Why would Ottawa even consider a tax that won’t increase revenue, but hurt middle-class Canadians?Release Date: 01/03/2017 Source: Financial Post Staff Reference: Wendy Hope
by Frank Swedlove
Special to the Financial Post
There has been talk recently about the idea of taxing employer-paid health and dental plans as part of the federal government’s efforts to eliminate tax credits that benefit higher-income Canadians. This action would be misguided at best; its outcomes would harm the individuals it seeks to help the most, while inflicting collateral damage on the health and well-being of Canadians.
Let’s start with who this would really affect the most. While supporters of this policy idea say that employer-paid health and dental plans mostly benefit the wealthy, it is actually middle-income and lower-income Canadians who will feel it the most. More than three-million Canadians who make less than $20 per hour have workplace coverage. Making their benefits taxable will mean a significant reduction in the quantity and quality of health coverage for two reasons:
First, employers would significantly pull back on providing health benefits. When Quebec made employee benefits taxable, there was an almost 20-per-cent reduction in coverage by employers. This means millions of middle- to low-income Canadians will be pushed out of their employer plan and required to apply for individual health coverage if they want protection.
Second, even if a refundable Medical Expense Tax Credit (METC) against individual insurance costs was introduced (as has been speculated about in the media and was recommended by the Advisory Panel on Healthcare Innovation chaired by David Naylor), a huge gap will remain. Why? Because healthy, younger individuals often forgo purchasing insurance and will therefore have no protection against unexpected health costs. At the same time, older individuals, who typically have more complex health needs, would have to apply for coverage. When applying for individual health coverage, insurers always consider the health status of the applicant. Individuals with existing and serious health issues may not qualify for coverage, while those with moderate health concerns will be charged higher rates.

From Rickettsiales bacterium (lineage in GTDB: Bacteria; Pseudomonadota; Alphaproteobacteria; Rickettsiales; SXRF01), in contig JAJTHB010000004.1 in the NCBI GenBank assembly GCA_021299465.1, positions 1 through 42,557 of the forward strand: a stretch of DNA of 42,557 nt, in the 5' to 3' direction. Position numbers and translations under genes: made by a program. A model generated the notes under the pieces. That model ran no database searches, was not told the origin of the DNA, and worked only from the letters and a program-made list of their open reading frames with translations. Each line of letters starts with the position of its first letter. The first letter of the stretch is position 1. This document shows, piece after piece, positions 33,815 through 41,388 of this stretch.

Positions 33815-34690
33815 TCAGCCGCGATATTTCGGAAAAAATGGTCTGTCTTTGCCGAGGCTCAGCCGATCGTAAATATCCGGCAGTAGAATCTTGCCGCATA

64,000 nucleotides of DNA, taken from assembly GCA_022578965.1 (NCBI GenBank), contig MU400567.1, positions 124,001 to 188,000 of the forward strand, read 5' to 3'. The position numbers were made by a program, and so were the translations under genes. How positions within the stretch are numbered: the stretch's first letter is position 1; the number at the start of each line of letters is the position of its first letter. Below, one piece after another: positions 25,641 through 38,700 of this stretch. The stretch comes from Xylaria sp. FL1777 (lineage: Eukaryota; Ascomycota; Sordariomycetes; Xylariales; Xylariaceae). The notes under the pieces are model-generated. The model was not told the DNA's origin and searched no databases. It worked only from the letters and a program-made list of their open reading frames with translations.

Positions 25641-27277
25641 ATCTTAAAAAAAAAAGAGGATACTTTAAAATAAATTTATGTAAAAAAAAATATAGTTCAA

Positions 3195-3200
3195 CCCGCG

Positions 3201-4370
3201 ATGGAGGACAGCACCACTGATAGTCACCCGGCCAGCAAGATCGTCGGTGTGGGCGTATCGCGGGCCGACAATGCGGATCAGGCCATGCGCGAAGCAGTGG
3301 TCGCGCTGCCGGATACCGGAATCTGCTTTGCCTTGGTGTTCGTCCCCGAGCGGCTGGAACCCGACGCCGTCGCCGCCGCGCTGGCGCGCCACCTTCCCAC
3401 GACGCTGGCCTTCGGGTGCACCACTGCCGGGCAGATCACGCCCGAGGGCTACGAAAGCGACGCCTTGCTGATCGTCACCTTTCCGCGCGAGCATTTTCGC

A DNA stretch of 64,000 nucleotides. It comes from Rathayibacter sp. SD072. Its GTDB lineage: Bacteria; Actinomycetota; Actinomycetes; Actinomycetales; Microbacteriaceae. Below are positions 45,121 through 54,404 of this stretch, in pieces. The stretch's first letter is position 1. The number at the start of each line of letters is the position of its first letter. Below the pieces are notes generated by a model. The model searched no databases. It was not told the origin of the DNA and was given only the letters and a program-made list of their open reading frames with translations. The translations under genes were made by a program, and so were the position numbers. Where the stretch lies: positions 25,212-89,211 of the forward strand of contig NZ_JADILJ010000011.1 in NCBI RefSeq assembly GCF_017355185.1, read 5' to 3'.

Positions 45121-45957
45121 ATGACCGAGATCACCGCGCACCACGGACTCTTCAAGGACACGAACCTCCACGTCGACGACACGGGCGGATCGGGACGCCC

Even if these gaps and higher costs for coverage for lower income Canadians could be overcome, the unintended costs, and lack of actual savings, associated with this misguided idea should give the government serious pause. To begin with, taxing employer health benefits will trigger the requirement for CPP and EI contributions by employers and employees on those amounts. These incremental CPP and EI contributions will fall on lower-middle-income Canadians who earn below $55,000, and on their employers, to the tune of over $1 billion annually. The result? Many employers will have to choose between offering benefit plans and sustaining employment levels, and individuals will have less money to help them get through the week.
In addition, taxing employer-paid health and dental benefits would provide limited savings, if any, to the federal government. Analysis — including in the Naylor report itself — clearly shows that introducing a refundable tax credit for individual insurance would likely cost more to the treasury than the savings from taxing health benefits. Similarly, costs to government from the METC will rise as individuals seek to recoup the increased out-of-pocket health-care expenses they incur.
Finally, it’s important to highlight that reducing Canadians’ access to health insurance will result in serious public-health impacts. Private coverage pays for many of the preventative health-care services that we know are the key to keeping people healthy and out of hospitals and doctors’ offices. Reducing access to these services will reduce the health of Canadians and put additional pressure on the provincial health budgets at a time when they can least afford it.
Should the government pursue a tax system that it is as fair, efficient and simple as possible? Certainly. But let’s do it in a way that raises everyone up rather than taking everyone down.
Frank Swedlove is president and CEO of the Canadian Life and Health Insurance Association.